What inflation will look like in 2022

The peak.
The peak.
Image: REUTERS/Mike Blake/File Photo/File Photo
We may earn a commission from links on this page.

Inflation captured the world’s attention in the second half of 2021, and the first half of the new year will probably include more steep price increases. But most forecasters expect supply-chain crunches to sort themselves out by mid-2022, so by the end of the year inflation will likely be back under control. Prices for some goods might even be falling by the end of this year.

Why inflation was so high in 2021

Last year’s inflation was driven by sharply increased demand and limited supply, both of which were caused by covid-19.

During the pandemic, people everywhere wanted more stuff because they couldn’t spend as much money on experiences. In some months this year, demand for goods soared 20% above pre-crisis levels, which proved impossible for a just-in-time supply chain to keep up with, said Wendy Edelberg, a senior fellow in economic studies at the Brookings Institution.

Meanwhile, the problems in the supply chain went well beyond long lines at ports. They often started with raw material producers, said Hassan Khan, a product operations manager at a consumer electronics firm in California. Because of covid rules and limitations, Khan’s firm can only have a certain number of people at its site in east Asia, he said.

But both supply- and demand-side issues should ease as the pandemic does.

“Getting the pandemic under control will shift our demand back so that will help with inflation a lot,” Edelberg said, adding that “High on policymakers’ lists should be getting people off the sidelines and back into the labor force.”

Where is inflation headed? 

Inflation is about control. Businesses want to be able to have predictable wages, and consumers want steady prices. When something bad happens in the economy or elsewhere—like a global pandemic—consumers adjust their expectations and predict higher inflation in the future.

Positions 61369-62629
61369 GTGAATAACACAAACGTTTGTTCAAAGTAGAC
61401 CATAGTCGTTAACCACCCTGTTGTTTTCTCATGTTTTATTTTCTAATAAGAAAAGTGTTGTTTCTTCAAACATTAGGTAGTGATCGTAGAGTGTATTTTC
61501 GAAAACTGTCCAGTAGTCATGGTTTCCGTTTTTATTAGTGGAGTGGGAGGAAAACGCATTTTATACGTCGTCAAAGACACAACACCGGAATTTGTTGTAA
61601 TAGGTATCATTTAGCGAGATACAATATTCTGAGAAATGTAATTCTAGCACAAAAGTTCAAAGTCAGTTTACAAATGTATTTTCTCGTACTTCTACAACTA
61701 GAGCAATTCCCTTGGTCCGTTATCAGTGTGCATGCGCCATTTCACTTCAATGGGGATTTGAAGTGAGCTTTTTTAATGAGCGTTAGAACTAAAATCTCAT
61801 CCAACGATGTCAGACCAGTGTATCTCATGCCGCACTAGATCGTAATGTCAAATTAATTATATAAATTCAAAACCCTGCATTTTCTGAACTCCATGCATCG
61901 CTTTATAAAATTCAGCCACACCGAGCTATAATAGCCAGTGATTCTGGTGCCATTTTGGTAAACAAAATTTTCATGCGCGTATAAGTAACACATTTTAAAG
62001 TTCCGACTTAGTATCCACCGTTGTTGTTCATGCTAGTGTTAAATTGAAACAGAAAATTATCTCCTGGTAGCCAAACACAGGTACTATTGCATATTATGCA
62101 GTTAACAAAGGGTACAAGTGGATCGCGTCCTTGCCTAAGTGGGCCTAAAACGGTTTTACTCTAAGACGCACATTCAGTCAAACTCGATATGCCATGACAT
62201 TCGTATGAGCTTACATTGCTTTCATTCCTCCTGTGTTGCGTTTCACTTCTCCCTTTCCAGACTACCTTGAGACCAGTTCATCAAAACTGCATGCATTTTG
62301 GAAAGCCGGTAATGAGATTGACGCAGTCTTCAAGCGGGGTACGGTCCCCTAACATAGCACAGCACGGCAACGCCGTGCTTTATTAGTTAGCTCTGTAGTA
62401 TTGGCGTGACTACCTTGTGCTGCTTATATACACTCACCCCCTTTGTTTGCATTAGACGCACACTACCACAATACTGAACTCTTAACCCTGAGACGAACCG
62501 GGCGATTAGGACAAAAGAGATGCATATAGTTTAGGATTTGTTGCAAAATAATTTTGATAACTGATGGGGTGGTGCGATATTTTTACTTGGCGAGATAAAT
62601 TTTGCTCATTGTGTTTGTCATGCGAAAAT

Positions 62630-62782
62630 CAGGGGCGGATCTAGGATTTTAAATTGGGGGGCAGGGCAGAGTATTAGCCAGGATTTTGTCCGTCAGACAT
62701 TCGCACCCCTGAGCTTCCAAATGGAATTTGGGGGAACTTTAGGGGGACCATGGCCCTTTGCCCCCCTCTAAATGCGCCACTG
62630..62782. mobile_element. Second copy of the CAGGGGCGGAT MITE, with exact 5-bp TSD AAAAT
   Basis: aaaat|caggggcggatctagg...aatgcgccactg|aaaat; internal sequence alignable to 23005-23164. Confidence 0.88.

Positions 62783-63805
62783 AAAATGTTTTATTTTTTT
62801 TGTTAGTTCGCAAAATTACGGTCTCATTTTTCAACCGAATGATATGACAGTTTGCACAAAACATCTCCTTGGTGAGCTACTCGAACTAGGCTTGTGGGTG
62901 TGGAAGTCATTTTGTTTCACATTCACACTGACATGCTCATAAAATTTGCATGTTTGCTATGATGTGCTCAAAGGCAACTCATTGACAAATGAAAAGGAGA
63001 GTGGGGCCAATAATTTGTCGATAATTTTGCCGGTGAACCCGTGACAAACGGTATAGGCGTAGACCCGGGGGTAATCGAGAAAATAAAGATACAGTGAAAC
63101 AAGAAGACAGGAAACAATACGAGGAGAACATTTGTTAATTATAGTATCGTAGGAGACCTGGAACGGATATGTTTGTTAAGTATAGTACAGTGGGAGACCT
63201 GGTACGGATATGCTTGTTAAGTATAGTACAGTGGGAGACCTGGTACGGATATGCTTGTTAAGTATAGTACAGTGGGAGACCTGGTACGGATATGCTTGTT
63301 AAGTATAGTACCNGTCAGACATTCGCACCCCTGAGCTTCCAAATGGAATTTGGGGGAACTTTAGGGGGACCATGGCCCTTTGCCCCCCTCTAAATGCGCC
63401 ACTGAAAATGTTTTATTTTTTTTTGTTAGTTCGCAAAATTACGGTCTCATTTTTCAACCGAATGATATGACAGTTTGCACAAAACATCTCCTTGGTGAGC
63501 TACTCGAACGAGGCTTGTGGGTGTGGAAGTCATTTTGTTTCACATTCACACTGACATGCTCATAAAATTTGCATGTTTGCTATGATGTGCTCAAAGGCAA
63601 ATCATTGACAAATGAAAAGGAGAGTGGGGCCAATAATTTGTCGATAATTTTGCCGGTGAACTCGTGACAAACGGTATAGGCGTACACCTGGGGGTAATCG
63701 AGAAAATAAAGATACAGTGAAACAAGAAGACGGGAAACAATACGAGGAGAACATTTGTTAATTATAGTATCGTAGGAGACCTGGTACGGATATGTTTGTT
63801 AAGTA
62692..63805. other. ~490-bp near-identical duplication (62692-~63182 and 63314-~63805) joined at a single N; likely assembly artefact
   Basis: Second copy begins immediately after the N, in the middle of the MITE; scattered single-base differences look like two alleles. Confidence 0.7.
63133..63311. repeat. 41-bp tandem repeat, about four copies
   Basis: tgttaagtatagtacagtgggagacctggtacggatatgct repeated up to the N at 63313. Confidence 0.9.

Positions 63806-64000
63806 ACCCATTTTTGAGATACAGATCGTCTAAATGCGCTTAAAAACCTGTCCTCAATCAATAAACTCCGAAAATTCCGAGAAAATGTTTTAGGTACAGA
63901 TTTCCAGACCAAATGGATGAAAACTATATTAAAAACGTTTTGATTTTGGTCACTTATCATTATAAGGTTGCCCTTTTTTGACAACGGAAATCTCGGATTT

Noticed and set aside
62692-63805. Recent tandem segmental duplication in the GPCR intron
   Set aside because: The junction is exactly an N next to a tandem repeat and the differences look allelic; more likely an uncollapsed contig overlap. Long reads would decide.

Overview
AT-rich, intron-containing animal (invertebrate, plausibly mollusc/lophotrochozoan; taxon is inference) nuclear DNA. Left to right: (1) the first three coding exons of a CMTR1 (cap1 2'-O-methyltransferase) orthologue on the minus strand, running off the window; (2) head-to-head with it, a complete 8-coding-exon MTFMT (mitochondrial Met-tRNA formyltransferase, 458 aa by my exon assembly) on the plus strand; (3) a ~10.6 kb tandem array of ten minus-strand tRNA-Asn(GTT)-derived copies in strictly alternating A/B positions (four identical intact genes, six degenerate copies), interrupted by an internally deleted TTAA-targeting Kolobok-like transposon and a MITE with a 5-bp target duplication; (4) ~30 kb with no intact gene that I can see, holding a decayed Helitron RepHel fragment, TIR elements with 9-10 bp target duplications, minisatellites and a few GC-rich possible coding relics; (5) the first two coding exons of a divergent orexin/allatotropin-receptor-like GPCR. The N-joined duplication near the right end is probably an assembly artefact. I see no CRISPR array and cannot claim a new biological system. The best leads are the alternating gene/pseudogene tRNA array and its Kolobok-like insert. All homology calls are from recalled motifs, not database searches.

Gas and food are two areas of consumption that are sensitive to price changes and where workers regularly spend money, said Carola Binder, an economics professor at Haverford College. And so inflation in those areas can play a big role in consumers’ expectations. If consumers start expecting higher prices, policymakers might choose monetary and fiscal policy that’s less expansive and more austere, making concerns about inflation almost as important as inflation itself.

The US Federal Reserve pays close attention to long term inflation expectations among American consumers, which haven’t budged even though short term expectations continue to rise. But the Fed isn’t taking any chances: Recently, US Fed chair Jerome Powell accelerated the pace of reducing its bond purchases, which were stimulating the stock market and other assets, giving the central bank the ability to raise interest rates as soon as March of next year instead of June.

In a press conference on Dec. 15, Powell was careful to note that there was no clear sign of a wage-price spiral, but did note that the Fed wanted to get ahead of that inflationary doomsday scenario in which higher wages lead to higher prices, which lead to higher wages and so on. This falls in line with the European Central Bank, which is winding down part of its bond-buying program by mid-March. (In contrast, the Bank of England surprised investors by raising rates from 0.1% to 0.25% during a time in which the pandemic has been worsening.)

There’s also what economic forecasting firm Oxford Economics calls a “structural lid” on inflation in the long term. This lid is caused by an aging population that spends less and saves more, advances in technology that make everything cheaper, globalization, which makes trade cheaper, and productivity growth after the pandemic subsides.

Finally, at the end of 2021 many companies stocked their inventories in response to outsized demand for goods over services. This could mean that in 2022 we see the prices for goods like electronics or cars drop.